The main barrier to RFID adoption has been cost. For the system to really work, the RFID tags have to be on everything and the readers have to be everywhere—all over distribution centers, in trucks, in stores. Obviously, this is an expensive proposition.
But if such a system could be successfully and economically implemented, says Hayes, “you would actually know where all your stuff is.” The allure of that potential is strong, so all the retail chains are looking into RFID, he says.
Some are already starting to roll it out for expensive items or items at high risk of theft. Tyco ADT and Checkpoint Systems are two companies that already market such solutions. And Hayes says this will increasingly catch on in the market, but it’s hard to say whether that will be in one year, five years, or longer.
Part of the key to success is to find ways to more closely integrate tracking technology with other security technologies, like video surveillance, throughout the supply chain and in stores, says Hayes. That’s the focus of the LPRC’s RFID Center of Excellence. Hayes expects that the center will be “up and running” with some RFID innovation projects by June 2014. That will include live testing in stores or distribution centers. The center hopes to ultimately output best practices guidance to help stores implement solutions and get good return-on-investment metrics.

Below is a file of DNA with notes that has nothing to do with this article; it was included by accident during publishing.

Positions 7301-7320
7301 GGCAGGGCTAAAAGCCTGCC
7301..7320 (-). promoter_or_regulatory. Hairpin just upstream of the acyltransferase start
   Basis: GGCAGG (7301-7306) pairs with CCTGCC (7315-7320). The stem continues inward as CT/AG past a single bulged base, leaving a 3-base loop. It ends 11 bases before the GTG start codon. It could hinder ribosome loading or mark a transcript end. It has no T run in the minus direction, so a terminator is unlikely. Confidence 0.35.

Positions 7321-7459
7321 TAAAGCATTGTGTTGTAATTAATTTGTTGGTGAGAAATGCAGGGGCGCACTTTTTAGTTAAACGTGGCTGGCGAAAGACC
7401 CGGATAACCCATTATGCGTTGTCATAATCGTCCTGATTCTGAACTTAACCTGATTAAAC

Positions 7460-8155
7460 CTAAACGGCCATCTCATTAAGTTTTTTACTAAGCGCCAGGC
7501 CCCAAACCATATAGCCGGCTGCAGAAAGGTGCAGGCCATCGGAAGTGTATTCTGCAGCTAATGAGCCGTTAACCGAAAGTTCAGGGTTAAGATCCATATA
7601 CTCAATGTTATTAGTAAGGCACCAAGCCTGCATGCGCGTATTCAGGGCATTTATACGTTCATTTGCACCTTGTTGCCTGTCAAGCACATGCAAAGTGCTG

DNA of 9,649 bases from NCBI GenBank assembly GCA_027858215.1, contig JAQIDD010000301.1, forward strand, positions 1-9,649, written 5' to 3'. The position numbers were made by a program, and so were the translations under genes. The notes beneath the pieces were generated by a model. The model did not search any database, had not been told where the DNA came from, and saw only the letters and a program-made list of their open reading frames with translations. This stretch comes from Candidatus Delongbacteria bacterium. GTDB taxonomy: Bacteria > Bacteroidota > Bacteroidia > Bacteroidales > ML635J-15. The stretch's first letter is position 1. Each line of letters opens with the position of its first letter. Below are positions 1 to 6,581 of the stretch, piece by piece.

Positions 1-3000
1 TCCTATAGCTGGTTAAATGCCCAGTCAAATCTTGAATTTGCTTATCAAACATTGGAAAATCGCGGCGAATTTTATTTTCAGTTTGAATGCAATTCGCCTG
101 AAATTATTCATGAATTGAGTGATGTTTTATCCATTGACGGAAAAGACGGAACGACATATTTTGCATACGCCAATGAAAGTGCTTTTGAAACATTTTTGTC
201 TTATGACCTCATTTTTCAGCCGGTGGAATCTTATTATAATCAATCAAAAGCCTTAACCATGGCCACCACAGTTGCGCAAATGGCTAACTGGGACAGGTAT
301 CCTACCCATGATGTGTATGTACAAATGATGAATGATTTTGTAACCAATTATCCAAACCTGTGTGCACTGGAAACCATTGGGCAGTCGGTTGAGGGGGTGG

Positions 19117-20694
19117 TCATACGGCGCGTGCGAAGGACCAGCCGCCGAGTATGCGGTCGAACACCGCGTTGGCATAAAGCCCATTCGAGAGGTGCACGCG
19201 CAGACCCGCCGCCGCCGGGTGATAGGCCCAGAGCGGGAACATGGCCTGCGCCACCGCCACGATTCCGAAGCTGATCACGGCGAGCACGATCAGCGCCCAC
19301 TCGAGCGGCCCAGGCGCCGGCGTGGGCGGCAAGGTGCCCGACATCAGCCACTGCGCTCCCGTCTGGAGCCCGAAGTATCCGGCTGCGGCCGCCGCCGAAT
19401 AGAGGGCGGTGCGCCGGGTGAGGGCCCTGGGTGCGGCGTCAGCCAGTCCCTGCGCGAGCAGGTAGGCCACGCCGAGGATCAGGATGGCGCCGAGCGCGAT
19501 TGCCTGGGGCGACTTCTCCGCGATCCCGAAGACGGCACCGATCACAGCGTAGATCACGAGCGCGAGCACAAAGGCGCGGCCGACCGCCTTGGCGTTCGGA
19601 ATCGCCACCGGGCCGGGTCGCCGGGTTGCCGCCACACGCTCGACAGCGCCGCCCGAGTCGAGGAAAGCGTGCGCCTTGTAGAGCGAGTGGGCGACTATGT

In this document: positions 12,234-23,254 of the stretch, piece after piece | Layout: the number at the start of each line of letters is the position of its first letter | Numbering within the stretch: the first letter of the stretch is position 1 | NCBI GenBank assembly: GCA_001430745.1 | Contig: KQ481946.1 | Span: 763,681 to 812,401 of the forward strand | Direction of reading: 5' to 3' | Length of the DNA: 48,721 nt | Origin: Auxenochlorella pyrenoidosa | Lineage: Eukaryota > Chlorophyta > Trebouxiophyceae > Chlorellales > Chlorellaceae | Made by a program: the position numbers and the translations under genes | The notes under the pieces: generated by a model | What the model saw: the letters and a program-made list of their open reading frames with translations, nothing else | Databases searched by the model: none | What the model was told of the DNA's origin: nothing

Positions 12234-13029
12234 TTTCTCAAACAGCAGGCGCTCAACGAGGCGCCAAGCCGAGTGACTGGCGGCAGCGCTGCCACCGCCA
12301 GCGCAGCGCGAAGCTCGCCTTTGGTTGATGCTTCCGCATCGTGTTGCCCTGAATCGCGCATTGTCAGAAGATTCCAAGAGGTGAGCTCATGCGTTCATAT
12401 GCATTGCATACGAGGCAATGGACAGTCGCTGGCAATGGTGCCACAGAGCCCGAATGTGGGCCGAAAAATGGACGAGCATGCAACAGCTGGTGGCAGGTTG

Asset tracking is an ever-growing field. “There’s a lot of R&D going on,” notes Hayes. And while most businesses may never get to a point where it is worth the cost for every asset to be tagged, RFID and other technologies are sure to be more pervasive in the future.
Laura Spadanuta was formerly a senior associate editor at Security Management.